NOAA’s Fisheries Service Releases an Additional $70 Million in Disaster Aid to West Coast Salmon Fishing Industry 

November 17, 2008

Spawning salmon.

Salmon spawning in a northwest U.S. hatchery.

High resolution (Credit: NOAA)

NOAA’s Fisheries Service announced today it is making an additional $70 million in disaster-relief aid available to West Coast salmon fishermen, completing a financial-assistance package announced in September, when the agency released $100 million in disaster assistance.

The agency will provide the money to the Pacific States Marine Fisheries Commission. The commission is distributing the money to fishermen and related businesses affected by this year’s closure of the ocean salmon fishing season off California, Oregon, and Washington based on agreements with the three West Coast states.

To date, the commission has disbursed almost $60.2 million from the initial $100 million grant to eligible fishermen and businesses affected by the closure. That number is expected to rise to close to $100 million by the end of November.

The unprecedented collapse of Sacramento River Fall Chinook, combined with the exceptionally poor status of Coho salmon from Oregon and Washington, led officials to close all commercial and sport Chinook ocean fishing off California and most of Oregon last spring. Only a small hatchery-origin recreational Coho fishery off central and southern Oregon remained open, which also affected Washington fishermen.

The governors of all three West Coast states requested a federal disaster declaration as a result of the closures. The declaration, issued by the Secretary of Commerce, last May, paved the way for Congress to appropriate a $170 million disaster-relief package in July. The first funds were dispersed by the Pacific States Marine Fisheries Commission in early October.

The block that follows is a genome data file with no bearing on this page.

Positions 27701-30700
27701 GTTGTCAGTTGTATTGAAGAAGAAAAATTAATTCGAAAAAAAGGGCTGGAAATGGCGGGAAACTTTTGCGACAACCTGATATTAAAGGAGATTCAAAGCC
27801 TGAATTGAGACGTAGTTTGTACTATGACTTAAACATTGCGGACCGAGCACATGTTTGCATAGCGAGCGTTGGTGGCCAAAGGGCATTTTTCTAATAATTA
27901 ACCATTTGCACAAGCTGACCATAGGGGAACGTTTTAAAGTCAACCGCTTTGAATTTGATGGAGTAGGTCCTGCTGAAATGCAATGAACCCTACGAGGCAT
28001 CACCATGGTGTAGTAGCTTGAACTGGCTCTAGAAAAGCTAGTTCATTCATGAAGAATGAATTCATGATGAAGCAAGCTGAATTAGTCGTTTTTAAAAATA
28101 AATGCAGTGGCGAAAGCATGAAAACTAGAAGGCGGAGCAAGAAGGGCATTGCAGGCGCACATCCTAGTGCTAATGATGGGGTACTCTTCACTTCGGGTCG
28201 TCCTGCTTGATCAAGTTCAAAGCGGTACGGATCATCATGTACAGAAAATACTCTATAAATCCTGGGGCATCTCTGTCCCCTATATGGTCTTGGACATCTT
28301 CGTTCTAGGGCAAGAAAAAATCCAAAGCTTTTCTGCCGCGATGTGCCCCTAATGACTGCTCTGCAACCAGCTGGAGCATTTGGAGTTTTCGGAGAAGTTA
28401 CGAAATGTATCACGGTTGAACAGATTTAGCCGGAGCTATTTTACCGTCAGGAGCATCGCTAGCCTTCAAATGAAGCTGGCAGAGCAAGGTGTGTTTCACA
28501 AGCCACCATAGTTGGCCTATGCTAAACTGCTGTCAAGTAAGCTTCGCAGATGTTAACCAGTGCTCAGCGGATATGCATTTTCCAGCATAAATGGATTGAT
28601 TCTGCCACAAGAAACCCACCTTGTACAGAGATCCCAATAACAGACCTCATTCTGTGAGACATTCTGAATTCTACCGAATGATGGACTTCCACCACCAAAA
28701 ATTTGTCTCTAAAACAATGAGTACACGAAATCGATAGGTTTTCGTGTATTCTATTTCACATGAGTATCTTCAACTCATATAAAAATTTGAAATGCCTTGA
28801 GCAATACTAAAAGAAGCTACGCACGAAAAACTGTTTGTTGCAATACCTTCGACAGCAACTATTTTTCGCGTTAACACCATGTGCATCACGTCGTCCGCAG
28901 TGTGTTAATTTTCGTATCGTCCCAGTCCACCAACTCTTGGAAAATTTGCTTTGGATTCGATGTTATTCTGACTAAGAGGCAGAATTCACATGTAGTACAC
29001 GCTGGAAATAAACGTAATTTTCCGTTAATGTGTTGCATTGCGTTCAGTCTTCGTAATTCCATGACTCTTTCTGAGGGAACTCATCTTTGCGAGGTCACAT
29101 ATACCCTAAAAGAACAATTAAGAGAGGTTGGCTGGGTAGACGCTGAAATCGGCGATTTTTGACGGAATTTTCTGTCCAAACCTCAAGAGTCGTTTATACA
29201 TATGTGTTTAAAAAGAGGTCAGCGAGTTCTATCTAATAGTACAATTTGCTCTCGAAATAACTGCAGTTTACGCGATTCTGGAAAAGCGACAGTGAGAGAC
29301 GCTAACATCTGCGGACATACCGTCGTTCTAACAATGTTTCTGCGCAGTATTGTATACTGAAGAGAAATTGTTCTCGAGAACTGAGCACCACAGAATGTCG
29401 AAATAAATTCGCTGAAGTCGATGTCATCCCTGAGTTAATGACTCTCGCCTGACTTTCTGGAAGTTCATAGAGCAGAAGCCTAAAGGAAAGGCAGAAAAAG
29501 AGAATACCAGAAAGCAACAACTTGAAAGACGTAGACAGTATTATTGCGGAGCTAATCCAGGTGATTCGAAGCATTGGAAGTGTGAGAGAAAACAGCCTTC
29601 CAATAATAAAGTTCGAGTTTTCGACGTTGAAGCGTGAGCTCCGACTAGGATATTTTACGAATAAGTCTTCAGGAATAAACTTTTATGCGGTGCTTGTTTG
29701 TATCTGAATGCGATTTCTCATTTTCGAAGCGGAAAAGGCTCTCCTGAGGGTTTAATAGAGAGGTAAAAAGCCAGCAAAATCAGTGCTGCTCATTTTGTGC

The grant, developed by the Pacific States Marine Fisheries Commission in consultation with representatives of the West Coast governors, provides relief to affected commercial fishermen, wholesalers, processors, charter boat owners and recreational guides and businesses dependent on fishing.

So far, officials have sent aid to 1,722 commercial fishermen with fishing permits. An additional 1,056 checks have been sent to businesses and others affected by the salmon closure. Businesses affected by the salmon closure can download application forms from the commission’s Web site. Applicants must be licensed state permit holders or have purchased a state business license or permit in 2007.

NOAA understands and predicts changes in the Earth's environment, from the depths of the ocean to the surface of the sun, and conserves and manages our coastal and marine resources.